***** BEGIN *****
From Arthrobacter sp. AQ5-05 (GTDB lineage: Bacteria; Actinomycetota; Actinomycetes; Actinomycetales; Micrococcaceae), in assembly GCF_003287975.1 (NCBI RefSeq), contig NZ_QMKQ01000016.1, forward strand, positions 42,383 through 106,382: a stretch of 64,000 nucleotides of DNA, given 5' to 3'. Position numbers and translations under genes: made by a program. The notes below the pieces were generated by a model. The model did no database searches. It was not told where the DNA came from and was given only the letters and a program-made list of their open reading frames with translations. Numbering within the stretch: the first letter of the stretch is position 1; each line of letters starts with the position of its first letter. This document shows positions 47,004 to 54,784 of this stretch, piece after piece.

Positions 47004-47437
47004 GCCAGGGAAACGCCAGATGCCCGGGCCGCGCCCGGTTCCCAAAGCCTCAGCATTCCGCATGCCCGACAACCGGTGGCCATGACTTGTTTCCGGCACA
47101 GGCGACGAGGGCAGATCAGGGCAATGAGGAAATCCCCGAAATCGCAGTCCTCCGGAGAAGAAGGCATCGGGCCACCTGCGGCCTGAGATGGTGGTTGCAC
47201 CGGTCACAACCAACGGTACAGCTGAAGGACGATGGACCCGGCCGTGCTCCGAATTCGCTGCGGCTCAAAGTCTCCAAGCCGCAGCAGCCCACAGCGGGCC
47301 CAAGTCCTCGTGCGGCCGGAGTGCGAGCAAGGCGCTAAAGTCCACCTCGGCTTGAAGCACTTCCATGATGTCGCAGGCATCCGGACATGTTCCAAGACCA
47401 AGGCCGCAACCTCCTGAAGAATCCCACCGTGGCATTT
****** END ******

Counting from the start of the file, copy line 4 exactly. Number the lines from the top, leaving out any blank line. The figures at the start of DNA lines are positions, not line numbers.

47101 GGCGACGAGGGCAGATCAGGGCAATGAGGAAATCCCCGAAATCGCAGTCCTCCGGAGAAGAAGGCATCGGGCCACCTGCGGCCTGAGATGGTGGTTGCAC